There's an old expression: "Too many cooks spoil the broth." I had an experience like that recently when a story of mine was rejected.
The first problem with the rejection was that I found out the periodical in question had a word limit; this was not at their website when I found them and submitted the story. Next was the rejection itself. It wasn't from the editor, but from a "team" of editors. One thought there was too much backstory; another was confused about the setting. These are contradictory comments. Either you can figure out the setting and don't need backstory, or you don't and need the information. Even stranger, a comment presumably from the editor who wanted less backstory suggested that this same editor wanted to know more backstory on the main character.
(BTW, there was a third editor who thought the story was boring and didn't finish it. Just to add one more opinion to the mix.)
Were I the person in charge of this publication, and I saw a rejection with such contradictions, I might wonder about my processes for dealing with submissions. If my "team" rejected a story for the same or similar reasons, fine. If the reasons contradict each other, or appear to contradict, I would hope that I'd wonder about the story. Two conflicting opinions can't both be right.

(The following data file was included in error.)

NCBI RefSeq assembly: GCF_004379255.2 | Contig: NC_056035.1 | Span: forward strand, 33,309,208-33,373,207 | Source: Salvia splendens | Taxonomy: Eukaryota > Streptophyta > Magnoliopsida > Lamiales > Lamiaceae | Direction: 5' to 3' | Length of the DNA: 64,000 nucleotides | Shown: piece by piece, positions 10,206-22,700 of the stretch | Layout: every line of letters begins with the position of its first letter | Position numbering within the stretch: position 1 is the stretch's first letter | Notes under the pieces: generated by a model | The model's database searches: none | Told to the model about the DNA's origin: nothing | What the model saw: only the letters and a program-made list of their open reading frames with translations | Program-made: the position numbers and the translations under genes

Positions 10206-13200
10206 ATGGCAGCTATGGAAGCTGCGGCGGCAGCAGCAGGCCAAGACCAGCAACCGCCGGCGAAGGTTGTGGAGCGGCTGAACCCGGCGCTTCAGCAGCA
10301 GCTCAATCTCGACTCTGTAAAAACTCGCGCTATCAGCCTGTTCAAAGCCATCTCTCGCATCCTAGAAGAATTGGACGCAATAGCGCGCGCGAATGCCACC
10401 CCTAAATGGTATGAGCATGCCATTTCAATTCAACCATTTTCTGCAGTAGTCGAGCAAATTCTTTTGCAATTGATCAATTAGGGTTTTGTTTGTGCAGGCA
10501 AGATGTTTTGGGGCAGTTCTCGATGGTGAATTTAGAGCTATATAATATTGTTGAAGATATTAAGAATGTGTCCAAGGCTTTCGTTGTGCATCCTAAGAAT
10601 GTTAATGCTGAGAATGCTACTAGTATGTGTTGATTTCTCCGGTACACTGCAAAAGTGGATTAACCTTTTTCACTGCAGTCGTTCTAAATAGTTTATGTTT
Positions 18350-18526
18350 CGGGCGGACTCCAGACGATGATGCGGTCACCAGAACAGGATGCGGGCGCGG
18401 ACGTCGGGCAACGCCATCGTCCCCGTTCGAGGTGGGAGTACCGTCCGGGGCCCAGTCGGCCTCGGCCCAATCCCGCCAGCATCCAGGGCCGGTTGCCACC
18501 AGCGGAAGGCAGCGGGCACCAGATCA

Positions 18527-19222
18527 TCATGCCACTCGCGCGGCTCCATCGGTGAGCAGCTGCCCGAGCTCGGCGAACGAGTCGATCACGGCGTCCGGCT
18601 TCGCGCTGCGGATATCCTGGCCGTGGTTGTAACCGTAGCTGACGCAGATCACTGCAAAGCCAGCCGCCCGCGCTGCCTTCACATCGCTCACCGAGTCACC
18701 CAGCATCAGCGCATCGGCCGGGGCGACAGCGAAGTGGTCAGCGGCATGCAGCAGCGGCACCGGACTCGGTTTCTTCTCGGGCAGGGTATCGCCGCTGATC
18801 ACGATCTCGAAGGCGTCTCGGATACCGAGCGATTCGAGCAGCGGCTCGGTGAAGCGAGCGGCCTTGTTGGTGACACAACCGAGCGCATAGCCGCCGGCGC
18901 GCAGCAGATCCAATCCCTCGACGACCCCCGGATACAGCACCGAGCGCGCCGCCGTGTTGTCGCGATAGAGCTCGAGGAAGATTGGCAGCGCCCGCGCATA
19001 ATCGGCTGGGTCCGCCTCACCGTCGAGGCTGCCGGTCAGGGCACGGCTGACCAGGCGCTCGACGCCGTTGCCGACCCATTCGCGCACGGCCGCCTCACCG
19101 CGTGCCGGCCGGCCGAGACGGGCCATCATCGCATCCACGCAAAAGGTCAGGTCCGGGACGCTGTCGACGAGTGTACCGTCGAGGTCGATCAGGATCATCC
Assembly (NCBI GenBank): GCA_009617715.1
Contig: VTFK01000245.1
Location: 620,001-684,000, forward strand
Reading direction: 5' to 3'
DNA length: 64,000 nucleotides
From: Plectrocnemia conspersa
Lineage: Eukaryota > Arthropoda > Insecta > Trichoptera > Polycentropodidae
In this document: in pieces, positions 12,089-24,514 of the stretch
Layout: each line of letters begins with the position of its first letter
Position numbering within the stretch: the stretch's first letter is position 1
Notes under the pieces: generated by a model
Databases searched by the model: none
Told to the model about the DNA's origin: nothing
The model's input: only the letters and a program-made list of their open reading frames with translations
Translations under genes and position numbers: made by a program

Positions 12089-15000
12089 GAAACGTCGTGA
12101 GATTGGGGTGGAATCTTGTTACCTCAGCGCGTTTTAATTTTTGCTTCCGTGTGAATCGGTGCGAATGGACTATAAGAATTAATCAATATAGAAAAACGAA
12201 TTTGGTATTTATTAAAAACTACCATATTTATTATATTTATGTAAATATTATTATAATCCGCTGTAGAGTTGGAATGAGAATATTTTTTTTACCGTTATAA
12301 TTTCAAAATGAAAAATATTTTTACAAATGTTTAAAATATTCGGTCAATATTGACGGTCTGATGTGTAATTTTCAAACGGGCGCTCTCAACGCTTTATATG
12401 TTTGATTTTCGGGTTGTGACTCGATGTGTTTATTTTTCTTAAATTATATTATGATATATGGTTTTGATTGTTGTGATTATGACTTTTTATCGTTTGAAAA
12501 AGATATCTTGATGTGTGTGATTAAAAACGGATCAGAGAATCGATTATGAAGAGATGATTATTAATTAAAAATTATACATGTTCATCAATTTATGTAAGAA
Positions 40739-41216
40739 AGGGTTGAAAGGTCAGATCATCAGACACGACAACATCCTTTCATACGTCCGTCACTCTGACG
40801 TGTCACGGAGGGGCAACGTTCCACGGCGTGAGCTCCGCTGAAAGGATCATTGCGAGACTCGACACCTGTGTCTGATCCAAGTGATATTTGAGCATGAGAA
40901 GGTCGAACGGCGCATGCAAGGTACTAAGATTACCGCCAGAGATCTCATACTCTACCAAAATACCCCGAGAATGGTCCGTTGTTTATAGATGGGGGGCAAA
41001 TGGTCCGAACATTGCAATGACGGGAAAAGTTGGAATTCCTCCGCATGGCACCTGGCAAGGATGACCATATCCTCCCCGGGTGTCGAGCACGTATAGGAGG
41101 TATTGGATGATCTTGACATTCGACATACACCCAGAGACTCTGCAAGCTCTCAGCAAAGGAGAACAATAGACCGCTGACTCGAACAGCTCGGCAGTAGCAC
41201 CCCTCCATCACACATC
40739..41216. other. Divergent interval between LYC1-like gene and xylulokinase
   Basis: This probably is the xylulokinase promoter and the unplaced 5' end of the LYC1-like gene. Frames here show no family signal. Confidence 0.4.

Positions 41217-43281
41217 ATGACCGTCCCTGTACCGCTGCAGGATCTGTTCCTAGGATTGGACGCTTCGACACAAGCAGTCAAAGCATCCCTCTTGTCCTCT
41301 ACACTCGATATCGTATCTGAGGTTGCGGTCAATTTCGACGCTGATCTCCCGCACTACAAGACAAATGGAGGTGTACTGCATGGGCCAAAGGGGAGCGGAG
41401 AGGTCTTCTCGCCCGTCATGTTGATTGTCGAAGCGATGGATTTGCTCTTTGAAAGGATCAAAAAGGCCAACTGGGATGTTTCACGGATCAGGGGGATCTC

I'd also wonder what the writer would gain from such a messy rejection. Which opinion should the writer heed and which to disregard? The only thing I could conclude from the comments was that, which the story might need some cutting, it needed material added to make the setting more clear.
There was one other conclusion I drew from the rejection: this wasn't a place where I wanted to send any more of my work.
It's this very sort of issue that makes me nervous about critique groups. Feedback is nice, but what do you do if the opinions differ? How do you sort out which advice to take and which to ignore? And what happens if you follow one person's advice, and thus rejection someone else's suggestions?
If I'm going to be rejected, I'd rather it be from a single editor. That way I have no problem figuring out whether the rejection means something about the story, or if it just means the editor and I aren't on the same wavelength. Getting published is complicated enough as it is. Must more complications be added to the process?
Robert Collins’ blog: writing fantasy and science fiction; reading and watching stuff; living minimally
Too Many Cooks
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